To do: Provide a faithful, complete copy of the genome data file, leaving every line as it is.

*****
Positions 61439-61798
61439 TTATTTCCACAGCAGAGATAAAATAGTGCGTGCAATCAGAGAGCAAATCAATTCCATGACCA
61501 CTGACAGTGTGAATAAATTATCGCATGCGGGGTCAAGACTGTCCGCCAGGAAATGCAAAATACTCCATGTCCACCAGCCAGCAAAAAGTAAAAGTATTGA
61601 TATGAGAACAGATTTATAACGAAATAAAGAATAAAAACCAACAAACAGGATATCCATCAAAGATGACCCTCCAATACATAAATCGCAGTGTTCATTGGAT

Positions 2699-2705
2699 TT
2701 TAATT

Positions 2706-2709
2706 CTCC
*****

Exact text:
Positions 61439-61798
61439 TTATTTCCACAGCAGAGATAAAATAGTGCGTGCAATCAGAGAGCAAATCAATTCCATGACCA
61501 CTGACAGTGTGAATAAATTATCGCATGCGGGGTCAAGACTGTCCGCCAGGAAATGCAAAATACTCCATGTCCACCAGCCAGCAAAAAGTAAAAGTATTGA
61601 TATGAGAACAGATTTATAACGAAATAAAGAATAAAAACCAACAAACAGGATATCCATCAAAGATGACCCTCCAATACATAAATCGCAGTGTTCATTGGAT

Positions 2699-2705
2699 TT
2701 TAATT

Positions 2706-2709
2706 CTCC